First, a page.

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> Gallery 07 - Businesses - Pre 1930

Filename=May20.jpg Filesize=104KB Dimensions=1024x552 Date added=May 20, 2011
Adams and Company Meat MarketPic of the Week - May 20, 2011
In this pic, we'll start with the building at the very left of the picture. That is 931 Main St. and was once known as "the Gelinas Block" and then "the Mazzola Block". The middle building (with the Eagle Ale sign) is the saloon of Arthur McQuillan. McQuillans was a popular spot. Notice that the sign actually spells his name wrong. While it was "McQuillan in newspaper ads and the city directory, the sign says "McQuillian" - with an extra "i". Maybe it was painted by a patron who had one too many. The building on the right of McQuillan's (the two story house with a business on the street level) was 921-927 Main St. with "S. Adams and Co. Meat Market" at 921. Today it is the site of the Willimantic Public Library. Determining street numbers of past buildings is not always an exact science when applying them to today's buildings. The Library today is listed at 905 Main. Many of the buildings in earlier years consisted of 2 or more addresses depending upon how many floors a building had. But we'll happily accept any corrections

Filename=April02.jpg Filesize=135KB Dimensions=798x1024 Date added=Apr 03, 2011
SW Corner of Valley and North StreetsPic of the Week - April 03, 2011
This is an engraving of a building that was demolished during Willimantic's "Redevelopment" period. The main floor was used primarily by a funeral parlor and the upper floors were evidently rented rooms and/or apartments. For many years, Hiram Fenn worked an apprentice undertaker at the funeral parlor even as he pursued his hobby of photography. Scores of his historical photos of Willimantic and vicinity are in existence today.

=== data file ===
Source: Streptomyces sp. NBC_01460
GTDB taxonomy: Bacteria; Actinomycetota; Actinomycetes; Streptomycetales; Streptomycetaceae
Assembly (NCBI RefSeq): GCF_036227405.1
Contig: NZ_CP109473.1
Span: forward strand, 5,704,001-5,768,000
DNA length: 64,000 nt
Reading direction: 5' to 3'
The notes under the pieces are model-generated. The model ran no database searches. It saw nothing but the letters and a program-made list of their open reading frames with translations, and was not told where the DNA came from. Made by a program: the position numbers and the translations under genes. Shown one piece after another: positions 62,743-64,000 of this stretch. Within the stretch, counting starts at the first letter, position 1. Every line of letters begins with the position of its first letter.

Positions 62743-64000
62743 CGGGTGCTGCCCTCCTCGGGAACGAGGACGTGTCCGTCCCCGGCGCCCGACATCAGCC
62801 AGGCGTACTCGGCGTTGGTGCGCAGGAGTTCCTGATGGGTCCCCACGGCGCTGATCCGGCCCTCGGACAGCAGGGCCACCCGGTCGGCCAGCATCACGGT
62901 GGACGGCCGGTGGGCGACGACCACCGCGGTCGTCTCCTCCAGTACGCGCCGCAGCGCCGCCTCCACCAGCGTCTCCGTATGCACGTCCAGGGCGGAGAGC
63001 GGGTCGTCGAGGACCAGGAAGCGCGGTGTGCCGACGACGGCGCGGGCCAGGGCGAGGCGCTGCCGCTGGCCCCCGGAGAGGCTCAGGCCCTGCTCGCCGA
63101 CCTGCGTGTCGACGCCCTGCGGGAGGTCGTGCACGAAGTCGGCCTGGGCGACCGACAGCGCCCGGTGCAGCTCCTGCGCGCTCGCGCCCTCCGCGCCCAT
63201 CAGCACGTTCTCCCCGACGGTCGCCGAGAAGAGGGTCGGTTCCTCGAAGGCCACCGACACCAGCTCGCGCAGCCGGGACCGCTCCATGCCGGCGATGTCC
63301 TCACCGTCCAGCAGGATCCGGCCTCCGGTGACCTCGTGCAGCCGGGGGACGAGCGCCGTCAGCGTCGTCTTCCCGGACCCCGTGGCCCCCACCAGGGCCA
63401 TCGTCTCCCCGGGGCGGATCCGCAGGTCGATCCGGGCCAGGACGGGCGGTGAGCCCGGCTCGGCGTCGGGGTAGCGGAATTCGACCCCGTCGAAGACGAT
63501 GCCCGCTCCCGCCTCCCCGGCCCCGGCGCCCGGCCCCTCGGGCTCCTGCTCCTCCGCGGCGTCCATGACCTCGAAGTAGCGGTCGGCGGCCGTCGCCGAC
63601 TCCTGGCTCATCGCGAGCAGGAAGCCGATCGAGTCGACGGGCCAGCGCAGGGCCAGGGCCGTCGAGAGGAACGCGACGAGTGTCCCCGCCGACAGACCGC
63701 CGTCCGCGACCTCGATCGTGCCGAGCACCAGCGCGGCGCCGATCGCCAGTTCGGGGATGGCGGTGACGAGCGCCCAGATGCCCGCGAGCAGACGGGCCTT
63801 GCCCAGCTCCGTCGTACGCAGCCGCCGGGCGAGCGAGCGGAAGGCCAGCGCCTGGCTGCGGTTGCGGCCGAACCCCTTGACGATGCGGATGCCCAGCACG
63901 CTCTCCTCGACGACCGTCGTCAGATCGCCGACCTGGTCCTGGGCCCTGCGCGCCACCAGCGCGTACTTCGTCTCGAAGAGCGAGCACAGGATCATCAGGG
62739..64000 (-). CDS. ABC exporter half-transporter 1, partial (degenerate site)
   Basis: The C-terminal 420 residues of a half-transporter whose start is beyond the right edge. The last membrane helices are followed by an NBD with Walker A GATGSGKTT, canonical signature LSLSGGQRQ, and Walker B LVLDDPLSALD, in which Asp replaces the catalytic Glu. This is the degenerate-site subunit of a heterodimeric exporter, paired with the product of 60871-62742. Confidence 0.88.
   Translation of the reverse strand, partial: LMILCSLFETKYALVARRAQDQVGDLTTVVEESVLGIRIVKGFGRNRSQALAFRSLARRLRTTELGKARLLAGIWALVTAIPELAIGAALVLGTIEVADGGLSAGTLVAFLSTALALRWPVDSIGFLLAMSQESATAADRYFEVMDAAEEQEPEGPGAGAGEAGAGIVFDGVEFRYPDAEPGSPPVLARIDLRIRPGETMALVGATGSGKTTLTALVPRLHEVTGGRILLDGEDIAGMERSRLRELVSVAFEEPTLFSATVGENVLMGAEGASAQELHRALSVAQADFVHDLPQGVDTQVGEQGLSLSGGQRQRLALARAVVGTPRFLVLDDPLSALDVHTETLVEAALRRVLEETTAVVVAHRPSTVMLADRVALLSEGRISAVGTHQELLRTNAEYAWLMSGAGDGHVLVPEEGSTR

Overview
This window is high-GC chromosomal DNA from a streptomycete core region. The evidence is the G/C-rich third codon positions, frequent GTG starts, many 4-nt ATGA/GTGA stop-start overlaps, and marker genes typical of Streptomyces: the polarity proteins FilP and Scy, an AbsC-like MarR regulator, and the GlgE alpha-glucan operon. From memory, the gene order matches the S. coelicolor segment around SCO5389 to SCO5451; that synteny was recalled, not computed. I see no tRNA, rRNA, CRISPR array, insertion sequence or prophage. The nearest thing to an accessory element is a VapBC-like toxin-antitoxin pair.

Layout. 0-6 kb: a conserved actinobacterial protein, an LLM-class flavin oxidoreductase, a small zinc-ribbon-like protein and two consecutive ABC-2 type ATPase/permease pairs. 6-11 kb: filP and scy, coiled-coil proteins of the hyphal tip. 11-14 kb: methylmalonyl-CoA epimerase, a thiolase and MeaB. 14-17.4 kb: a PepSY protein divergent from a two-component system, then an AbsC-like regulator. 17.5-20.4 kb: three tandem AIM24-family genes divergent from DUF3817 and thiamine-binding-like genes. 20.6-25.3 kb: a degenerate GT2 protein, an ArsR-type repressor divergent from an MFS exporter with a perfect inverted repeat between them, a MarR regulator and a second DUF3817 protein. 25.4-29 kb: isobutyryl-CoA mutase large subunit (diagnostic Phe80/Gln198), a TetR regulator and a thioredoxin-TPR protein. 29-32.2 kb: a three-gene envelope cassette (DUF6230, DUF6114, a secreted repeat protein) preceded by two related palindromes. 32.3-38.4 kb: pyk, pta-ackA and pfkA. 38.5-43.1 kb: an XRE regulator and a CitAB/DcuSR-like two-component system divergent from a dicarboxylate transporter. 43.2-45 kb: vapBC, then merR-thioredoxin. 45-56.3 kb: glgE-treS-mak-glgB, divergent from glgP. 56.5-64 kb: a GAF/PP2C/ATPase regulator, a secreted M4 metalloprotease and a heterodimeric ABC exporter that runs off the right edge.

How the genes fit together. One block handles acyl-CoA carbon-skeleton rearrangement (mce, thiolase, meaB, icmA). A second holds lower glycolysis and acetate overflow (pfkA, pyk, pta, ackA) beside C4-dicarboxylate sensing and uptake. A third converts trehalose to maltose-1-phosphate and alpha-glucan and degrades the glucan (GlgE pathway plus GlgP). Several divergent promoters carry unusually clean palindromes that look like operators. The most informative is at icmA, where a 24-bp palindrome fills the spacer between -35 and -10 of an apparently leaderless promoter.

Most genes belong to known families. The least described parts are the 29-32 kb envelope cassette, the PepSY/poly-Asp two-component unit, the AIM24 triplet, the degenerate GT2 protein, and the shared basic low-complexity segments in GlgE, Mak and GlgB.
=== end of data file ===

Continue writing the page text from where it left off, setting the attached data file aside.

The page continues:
Filename=April17.jpg Filesize=143KB Dimensions=1024x702 Date added=Apr 17, 2010
Atwood Block storefrontwas of the storefront that, at the end of the building’s life, was occupied by Curran’s Pharmacy. However, the building itself had undergone several renovations over the decades. The actual building was put up in 1861 by A.E. Brooks and was originally a hotel and restaurant. The main occupant was “The European House” and it had access from Railroad St. The oldest photos of Willimantic show it as a 3-4 story building. The 1889 City Directory shows the Main St. storefront as housing “D.H. Henken – Merchant Tailor, Atwood Block”
Filename=April10.jpg Filesize=113KB Dimensions=1024x728 Date added=Apr 10, 2010
22 Bank St.The 1888 City Directory says the location was used by the Maxwell Brothers Livery Stable. In 1899, Thomas Smith ,successor to the Smith Brothers, had an ad in the Directory promoting his business. It read, “Livery and Undertaker (Hearses and carriages furnished for funerals). By 1915 the building went back to being a simple livery stable run by Dana Morton. By 1930, the new ways had taken over and the location was used by Chauncey McFarlane Autos. In 1935 the site had become the “Club Paradise Restaurant and by 1944 it was vacant. By 1948 either a new or renovated building housed Roy Motors. Roy Motors stayed there until 1969 when the building went vacant again and by 1974, it was gone…..lost to the redevelopment plan.
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